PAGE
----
Townsend, Tennessee
October 28, 2009

Welcome to the Fishing Report.  It is a beautiful morning in Townsend.  I’m at home working on the Little River Journal without interruptions.  But I did step outside and look around.  A lot of leaves fell yesterday and last night.  We experienced constant rain all day yesterday and most of the night.  The gauge at the shop measured 1.15” of rainfall.  The Airport got .65”. 

Today the sun is bright, the air is clear and I can see Rich Mountain from our front porch in high resolution detail.  The high temperature today will be around 70 degrees and it will reach the mid 70’s by Friday.  It will be warm at night through the week. The rain will return Friday night.

The water temperature will rise in our streams and the fishing will be good.  Little River is moving very strong this morning.  The current flow is 505 cubic feet per second and it is dropping.  This is a new record for this date.  The highest flow on October 27th for the past 44 years was 459 cfs in 2007.  That’s hard to believe, that was a drought year.  I bet we were feeling good that day.  Normal for this date is 84 cfs.

Be careful wading.  There is a lot of flow, the streams are high.  I would stay near the bank and chunk nymphs or streamers into the runs and eddys.  I don’t know if Little River is stained.  I haven’t seen it today.  The rain we experienced yesterday was not heavy, it just kept doing it all day. Brown trout and brookies are in the spawning mode.  The brook trout are beautiful in their spawning colors.  You are going to hook a lot of leaves today if you go.  Be prepared for that frustration.  Personally I would wait until tomorrow to go fishing in the Smokies.  The water will be lower and warmer.

Paula and I plan to go fishing on one of the lakes Friday.  There is only a 20% chance for rain.  Those are some of the best odds we’ve had this year.  Usually when we have planned to go fishing the chance for rain runs up to 100%.

The Tennessee Wildlife Resources Commission will meet tomorrow at 1:00 and on Friday at 9:00 am.  The meeting will be held at the Holiday Inn on Cedar Bluff Road in Knoxville.  I called the Director’s office yesterday and talked to his assistant.  She said the Wildlife Management Committee will make presentations to the Commission first then the Fisheries Management Committee will begin their open meeting.  She did not know when the Fisheries Management Committee would meet.  My guess is 2:00 pm.  I’ll be there at 1:00.  The Committees will make their decisions about 2010 regulation changes and vote.  Then, on Friday the whole Commission will vote on the Committee proposals.  Usually, when a Committee decides on something it will pass.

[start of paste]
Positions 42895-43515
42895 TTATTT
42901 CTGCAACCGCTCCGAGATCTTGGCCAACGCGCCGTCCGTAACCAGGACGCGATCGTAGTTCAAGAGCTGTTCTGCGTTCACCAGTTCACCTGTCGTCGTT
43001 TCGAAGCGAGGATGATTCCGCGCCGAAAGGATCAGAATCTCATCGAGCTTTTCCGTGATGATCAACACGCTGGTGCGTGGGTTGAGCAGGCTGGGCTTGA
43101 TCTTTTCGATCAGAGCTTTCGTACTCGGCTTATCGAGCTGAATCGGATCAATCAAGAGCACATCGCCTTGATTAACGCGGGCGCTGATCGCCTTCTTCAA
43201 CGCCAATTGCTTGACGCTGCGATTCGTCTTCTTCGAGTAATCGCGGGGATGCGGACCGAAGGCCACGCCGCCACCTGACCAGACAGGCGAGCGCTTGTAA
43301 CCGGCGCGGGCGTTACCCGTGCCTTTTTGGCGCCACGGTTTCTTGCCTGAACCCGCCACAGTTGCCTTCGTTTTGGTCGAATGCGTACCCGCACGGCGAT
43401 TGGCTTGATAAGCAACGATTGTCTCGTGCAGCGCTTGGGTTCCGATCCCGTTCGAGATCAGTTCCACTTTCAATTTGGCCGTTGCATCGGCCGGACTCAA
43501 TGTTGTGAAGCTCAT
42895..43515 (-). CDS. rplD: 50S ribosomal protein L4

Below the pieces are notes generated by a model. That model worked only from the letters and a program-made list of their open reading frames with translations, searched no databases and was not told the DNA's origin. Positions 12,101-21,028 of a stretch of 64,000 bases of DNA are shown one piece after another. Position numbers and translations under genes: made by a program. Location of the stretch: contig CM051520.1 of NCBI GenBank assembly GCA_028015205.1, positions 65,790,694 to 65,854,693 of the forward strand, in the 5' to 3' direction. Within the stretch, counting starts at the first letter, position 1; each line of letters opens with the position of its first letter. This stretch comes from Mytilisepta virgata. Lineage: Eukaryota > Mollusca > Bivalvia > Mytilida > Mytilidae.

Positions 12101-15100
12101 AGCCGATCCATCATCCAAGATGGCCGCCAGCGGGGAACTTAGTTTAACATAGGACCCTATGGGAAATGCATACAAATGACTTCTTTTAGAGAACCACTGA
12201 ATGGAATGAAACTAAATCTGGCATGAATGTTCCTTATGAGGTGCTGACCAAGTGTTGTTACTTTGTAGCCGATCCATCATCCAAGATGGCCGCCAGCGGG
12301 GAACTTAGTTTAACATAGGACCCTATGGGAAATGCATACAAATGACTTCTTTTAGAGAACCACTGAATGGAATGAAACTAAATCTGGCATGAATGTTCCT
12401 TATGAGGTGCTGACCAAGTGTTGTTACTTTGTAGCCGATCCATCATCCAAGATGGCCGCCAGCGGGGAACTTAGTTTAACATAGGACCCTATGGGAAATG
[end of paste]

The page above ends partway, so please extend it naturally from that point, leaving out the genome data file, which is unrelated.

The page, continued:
So, what’s the excitement about.  One is the Caney Fork River below Center Hill Dam proposed regulation changes.  TWRA is proposing that the rainbow and brook trout have a protected slot limit of 14” to 20” on that river.  But, an angler could keep one over 20”.  Also they have proposed changing the minimum size of brown trout that can be harvested  to 22”, up from 18”.  Additionally they propose to decrease the creel limit on brown trout to one fish instead of two. 

But they are also going to consider some other changes not proposed by the agency biologists, but due to public input.  Those changes would be:

Making the brown trout protected size up to 24” with only one harvested over 24”. 
Changing the creel limit to 5 trout per person per day, which is currently 7 trout.

I didn’t see it on the agenda but there is a rumor the Commission will discuss a Guide License.  Guides would have to pay a fee, show proof of Liability Insurance and proof of a completed CPR course. 

I support the proposed new rainbow and brook trout regulations, raising the brown trout protected size to 24” and lowering the creel limit to 5 fish. I plan to stand up and say that to the commission.  I’m sorry to those who disagree.  I’m just one person, with my own opinion, and one with very little influence.  I believe these regulations will improve the fishery and make the Caney Fork one of, if not “the” best trout fisheries in the East.

On the agenda Friday are two presentations.  One is to Chris Simpson for Wildlife Biologist of the Year.  The other is to Jim Habera for Fisheries Biologist of the Year.  Congratulations to these two worthy recipients.  Your awards are well deserved.  Jim is a friend of mine who I have known for years.  Way to go buddy!

I’m hoping the Agency will let me take photos and report to you in the November issue of the Little River Journal.  I wouldn’t blame them if they don’t let me do it.  My big flash unit would be a distraction to them.  But I’m going to take a camera or two anyway and try.

Have a great day and thank you for being here with us.

Byron Begley
October 28, 2009 

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